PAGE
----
Maybe it's his boyhood growing up in a succession of mining camps like Cripple Creek, Colo., where his Irish immigrant parents met and married.
"You grew up there by learning," he explains, "like not straddling an axe handle when chopping wood."
Running water? "Use the pump handle. Hot water? From the tea kettle on the wood stove."
He also remembers that he and his brother went to Sunday school in any town the family moved to "Methodist, Baptist, Presbyterian ... My mother, a cradle Catholic, was far ahead of the ecumenical curve."
Or maybe it's his genuine love of people learned as the family moved from camp to camp and later developed as he worked in several professions.
"Often where I worked there were happy personality matches that enabled us to grow together."
He came to the Stanislaus educational scene 40 years ago to serve under county Superintendent Fred C. Beyer, retiring as assistant superintendent of schools in 1975.
"It was a great place to work, with cooperative school superintendents used to teamwork. But the '70s and '80s were years of wrenching changes. All those title programs to digest, and ESL (English as a Second Language), civil unrest, Vietnam, (state school Superintendent Bill) Honig's reforms, Howard Jarvis' Proposition 13, collective bargaining. There seemed to be no let-up."
His experiences prompted Frank Burke to write letters to the editor of The Bee. Thoughtful letters, well received for their clear and respectful tone. Not long letters, but well-researched ones, if need be, and always ones coming from years of experience.
He says they reflect his "working class boyhood." The reader says they reflect his elegance of thought and love of humanity. Long may he keep on writing.
Frank Burke turned 100 on Tuesday.
Burke looks fondly on his participation in organizations such as the Exchange Club, the local Association of School Administrators and the local Retired Teachers group. Friendships in these groups help fill an emotional gap, he says, since the death of his wife, Dorothy, nine years ago.
He still drives. "Two cars in the garage, an '85 Mercury and a 1970 Volvo. When one needs work, I have the other."
He "bangs out" his letters on an IBM Selectric. He and his Selectric have contributed letters to The Bee longer than any other current writer.
All have been edited, but most not very much. He says he wishes he'd had Opinions Page Editor Judy Sly in one of his English classes.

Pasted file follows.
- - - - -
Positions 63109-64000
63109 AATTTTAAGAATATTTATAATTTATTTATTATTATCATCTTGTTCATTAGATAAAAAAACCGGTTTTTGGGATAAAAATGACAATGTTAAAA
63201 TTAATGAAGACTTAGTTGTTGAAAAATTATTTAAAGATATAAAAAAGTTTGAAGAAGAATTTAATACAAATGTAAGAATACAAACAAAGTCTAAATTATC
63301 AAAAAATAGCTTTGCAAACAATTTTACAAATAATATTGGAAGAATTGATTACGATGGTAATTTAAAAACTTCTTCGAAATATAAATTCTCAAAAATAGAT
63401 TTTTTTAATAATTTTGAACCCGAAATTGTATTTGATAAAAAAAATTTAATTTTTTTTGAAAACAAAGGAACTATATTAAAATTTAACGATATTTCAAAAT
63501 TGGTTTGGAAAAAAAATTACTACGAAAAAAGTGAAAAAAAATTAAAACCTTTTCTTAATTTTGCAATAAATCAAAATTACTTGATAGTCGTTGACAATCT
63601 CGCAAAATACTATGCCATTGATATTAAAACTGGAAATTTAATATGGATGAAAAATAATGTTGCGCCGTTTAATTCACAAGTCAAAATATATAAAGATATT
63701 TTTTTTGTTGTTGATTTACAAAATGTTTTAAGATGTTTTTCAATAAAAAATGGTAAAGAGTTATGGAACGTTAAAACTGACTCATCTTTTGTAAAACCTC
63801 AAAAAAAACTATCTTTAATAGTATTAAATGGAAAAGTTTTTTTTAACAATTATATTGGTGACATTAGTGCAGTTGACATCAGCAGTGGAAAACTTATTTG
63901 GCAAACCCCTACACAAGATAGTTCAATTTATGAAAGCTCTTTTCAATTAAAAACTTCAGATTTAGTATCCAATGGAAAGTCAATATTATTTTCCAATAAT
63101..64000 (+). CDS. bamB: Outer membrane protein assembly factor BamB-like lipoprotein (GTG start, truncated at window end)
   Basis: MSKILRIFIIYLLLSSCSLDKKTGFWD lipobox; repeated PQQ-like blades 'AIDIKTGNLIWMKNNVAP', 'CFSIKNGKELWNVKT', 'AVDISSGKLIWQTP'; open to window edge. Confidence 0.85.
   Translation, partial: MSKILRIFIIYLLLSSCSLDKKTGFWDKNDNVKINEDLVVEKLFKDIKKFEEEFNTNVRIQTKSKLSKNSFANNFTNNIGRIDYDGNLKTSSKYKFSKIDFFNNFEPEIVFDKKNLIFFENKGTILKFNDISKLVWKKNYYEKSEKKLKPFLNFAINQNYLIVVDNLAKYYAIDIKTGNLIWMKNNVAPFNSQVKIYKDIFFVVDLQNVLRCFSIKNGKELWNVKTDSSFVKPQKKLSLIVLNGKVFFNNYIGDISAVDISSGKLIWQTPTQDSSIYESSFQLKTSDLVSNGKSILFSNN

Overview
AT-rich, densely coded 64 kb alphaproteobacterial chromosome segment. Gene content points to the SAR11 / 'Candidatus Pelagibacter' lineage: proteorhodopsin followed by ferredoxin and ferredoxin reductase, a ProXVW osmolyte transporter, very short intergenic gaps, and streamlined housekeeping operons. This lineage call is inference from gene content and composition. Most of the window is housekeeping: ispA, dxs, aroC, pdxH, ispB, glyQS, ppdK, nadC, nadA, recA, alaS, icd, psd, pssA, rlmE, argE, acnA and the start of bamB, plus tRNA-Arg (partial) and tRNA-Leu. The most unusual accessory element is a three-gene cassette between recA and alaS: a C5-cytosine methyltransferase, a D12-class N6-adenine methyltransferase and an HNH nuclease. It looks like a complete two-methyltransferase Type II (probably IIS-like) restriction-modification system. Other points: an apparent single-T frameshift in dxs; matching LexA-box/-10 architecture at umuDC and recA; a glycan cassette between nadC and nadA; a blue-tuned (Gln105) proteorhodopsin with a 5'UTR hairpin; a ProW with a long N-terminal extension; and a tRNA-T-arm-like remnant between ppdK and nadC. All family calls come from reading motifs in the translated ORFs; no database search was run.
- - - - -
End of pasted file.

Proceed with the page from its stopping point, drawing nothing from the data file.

Topics for his most recent letters have included "Hard to test on an empty stomach" (Jan. 9); "Protect your barn door" (March 7) and "Mitt Romney's budget ignores the poor, middle class" (June 3).
Burke says he admires teachers for what they do "uncomplainingly. Sixty-two percent of our children live in poverty. So many have two strikes, maybe three, on them when they're born so they're behind at the start.
"I want to do a little study here that finds out what teachers are doing to keep kids in school and then publish it, put it on the radio, recognize the good that is going on and the people who are doing it.
"Not just look at test scores."
Frank Burke's birthday has been roundly celebrated by family (Dorothy and he had eight children), friends ("Never knew I had so many. It's been a shock"), and professional organizations.
The days move on, even though "I do hate doing the damned housework ..."
There's mass every morning at Our Lady of Fatima Catholic Church. Burke says he can walk to the gas station and grocery store if need be.
Mass every morning?
"I want to cover all my bases," he says, "in case God pulls a quick test on me."
Brooks, a retired educator, can be reached at columns@modbee.
LETTERS FROM BURKE
Since the early 1990s, The Bee has published more than 100 of Frank Burke's letters to the editor. Here are some excerpts:
'Congress privatized the Post Office when stamps were 3 cents. Who needs a repeat?'
June 3, 2011, responding to a plan to privatize Medicare
'Proposition 1A (sales tax) bothers me. It extends the sales tax increase. It's a regressive tax that hits the working poor hardest. It's an STP tax: Soak the Poor.'
April 22, 2009
'The personal rancor between congressional members over President (Bill) Clinton's impeachment may do more damage to the affairs of our country than the process itself. People who hate one another won't work together and hatred has a long shelf life.'
Dec. 27, 1998